Jen Kramer explains that HTML, the hypertext mark up language, is useful for structuring documents for the web. It does not convey any look to the web page, however.
- [Narrator] HTML, a mysterious thing you've heard about for years. You know it's required in order to make a website work, you know it as scary or frustrating and definitely more than a little mysterious. Even though it's fundamental to running the web, you don't know much about it, but now you're being called on to edit some website somewhere and you'd like to learn more about HTML. Let's start with the basics. HTML is the "Hypertext Markup Language". That's what HTML stands for, but that doesn't mean much does it? What on Earth are we talking about? According to the World Wide Web Consortium, hypertext is a word that was coined in the 1960's to mean text which contains links to other texts.
The website Tech Terms defines a mark-up language as computer language that uses tags to define elements within a document. HTML is one of the most commonly used mark-up languages. So to put that altogether and what does that mean, HTML is all about identifying commonly used structural elements like paragraphs, headings, lists, links, and more. We're going to use tags to identify these elements in our text so computers will understand the structure of a document.
This will make help with searching documents, search engine optimization, and making documents accessible to those with disabilities. So, let's go over those key points again. First, HTML is all about the page structure. Notice we haven't mentioned making something blue or a different font, that is not part of HTML. That is CSS or Cascading Style Sheet, which are beyond the scope of this course. Your web browser has a certain horrible, ugly look that it assigns to raw HTML, but HTML has no inherent look of it's own.
CSS can be used to make your webpage look however you want it to look. Second, HTML is all about the tags. There's a tag for every need it seems and I'm going to go over several of the most commonly used tags in this course, however, there are many other tags that you can work with. Finally, the right tag for the right structure. If you're representing a paragraph, use a paragraph tag. If it's a quote, use a quote tag. We'll talk more about this in future videos.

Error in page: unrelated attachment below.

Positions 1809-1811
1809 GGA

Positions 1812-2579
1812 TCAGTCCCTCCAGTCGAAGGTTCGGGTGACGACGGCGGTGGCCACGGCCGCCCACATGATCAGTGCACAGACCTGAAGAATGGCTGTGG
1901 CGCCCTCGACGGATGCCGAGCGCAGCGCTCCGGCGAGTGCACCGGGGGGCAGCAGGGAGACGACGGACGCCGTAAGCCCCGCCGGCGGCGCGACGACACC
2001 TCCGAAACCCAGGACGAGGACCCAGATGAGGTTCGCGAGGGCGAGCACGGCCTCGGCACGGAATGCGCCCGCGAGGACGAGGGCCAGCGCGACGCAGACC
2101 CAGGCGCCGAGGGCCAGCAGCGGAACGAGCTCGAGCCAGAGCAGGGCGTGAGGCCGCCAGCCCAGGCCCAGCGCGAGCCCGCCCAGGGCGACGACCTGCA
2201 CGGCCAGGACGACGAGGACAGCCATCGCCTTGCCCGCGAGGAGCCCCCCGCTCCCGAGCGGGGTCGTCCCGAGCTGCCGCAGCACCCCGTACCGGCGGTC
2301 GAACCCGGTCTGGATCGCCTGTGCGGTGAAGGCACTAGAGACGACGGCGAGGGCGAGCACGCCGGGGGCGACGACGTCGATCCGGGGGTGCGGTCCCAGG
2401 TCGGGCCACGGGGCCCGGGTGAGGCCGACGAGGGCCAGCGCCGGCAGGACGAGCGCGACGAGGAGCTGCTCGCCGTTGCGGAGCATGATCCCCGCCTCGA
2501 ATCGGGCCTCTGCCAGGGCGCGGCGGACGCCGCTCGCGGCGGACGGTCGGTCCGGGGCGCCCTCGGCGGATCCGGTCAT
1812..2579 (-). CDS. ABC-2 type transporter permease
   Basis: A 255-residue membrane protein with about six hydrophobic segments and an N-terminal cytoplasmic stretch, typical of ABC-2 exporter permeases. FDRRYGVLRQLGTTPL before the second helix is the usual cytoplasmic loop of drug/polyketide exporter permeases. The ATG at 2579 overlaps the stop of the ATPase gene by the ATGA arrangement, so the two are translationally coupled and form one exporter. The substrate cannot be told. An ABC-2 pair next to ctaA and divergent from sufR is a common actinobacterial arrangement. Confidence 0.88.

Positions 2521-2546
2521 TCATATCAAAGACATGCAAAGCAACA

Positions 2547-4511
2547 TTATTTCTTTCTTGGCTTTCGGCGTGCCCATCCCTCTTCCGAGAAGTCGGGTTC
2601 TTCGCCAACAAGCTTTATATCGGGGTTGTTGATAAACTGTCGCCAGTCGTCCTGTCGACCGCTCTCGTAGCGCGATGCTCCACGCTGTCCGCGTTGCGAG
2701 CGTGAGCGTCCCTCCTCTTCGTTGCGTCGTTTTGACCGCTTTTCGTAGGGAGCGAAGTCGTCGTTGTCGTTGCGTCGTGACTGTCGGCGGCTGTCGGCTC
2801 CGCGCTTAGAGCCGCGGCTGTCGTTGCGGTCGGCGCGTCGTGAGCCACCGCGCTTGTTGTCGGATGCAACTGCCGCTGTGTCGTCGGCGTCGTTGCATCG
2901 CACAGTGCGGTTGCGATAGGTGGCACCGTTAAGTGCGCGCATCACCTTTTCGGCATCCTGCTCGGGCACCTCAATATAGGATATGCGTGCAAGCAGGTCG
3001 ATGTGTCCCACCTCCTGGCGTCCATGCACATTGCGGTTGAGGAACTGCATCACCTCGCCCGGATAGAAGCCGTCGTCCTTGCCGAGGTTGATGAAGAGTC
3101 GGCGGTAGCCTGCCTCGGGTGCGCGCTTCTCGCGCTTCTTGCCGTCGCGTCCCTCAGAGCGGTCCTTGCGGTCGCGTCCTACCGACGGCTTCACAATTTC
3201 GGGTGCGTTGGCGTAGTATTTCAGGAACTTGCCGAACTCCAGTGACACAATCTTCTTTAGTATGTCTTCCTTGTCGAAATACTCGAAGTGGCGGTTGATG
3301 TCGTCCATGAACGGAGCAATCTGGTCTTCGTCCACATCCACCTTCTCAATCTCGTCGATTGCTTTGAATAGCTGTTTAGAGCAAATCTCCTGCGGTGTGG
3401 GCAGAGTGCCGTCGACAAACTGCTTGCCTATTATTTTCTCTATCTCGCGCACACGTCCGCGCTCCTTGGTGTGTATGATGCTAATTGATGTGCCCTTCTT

So, let's quickly go through how HTML is formed. Here's an example of a link. This is made up of opening and closing tags in this case, the "a tag". A stands for "anchor" and it's used in creating links. You'll notice in the opening tag, we have a few modifiers available to us. These are called attributes. The "H ref" attribute stands for "hypertext reference". In other words, where do we want this link to go? The underscore target attribute addresses where we would like this link to open.
In this case, we want it to open in a new window rather than the default behavior of opening the link in the same window that we're already looking at. The words in between the opening and the closing tags are the text that's effected by those tags. In this case, the text will function on the page as a link. How will it look? Well, that depends on what the CSS says. By default, links are blue and underlined according to our browser's style sheet, but it's likely your website developers have overwritten that behavior and made it look somewhat different.
Finally, you can have tags nested inside of tags. Here, I've used the paragraph tag or "p tag" to wrap all the way around our text. I moved the location of the "a tag" to surround the words "Lynda.com", notice that the tags are nested inside of each other like wooden dolls. The "a tag" is completely contained within the paragraph. That's the proper way to work with your HTML tags. You can't close the paragraph before all of the other tags inside are closed.
Occasionally, you'll find a tag that doesn't need to be closed like the image tag. But generally speaking, tags are required to be closed. Now that you've been introduced to the concepts of a tag, an attribute, and how tags nest, let's look at other tags in our HTML document.
- Working with head and body tags
- Nesting one list inside of another
- Creating links within a page
- Linking to PDF files
- Quoting and citing text
- Fixing HTML in MailChimp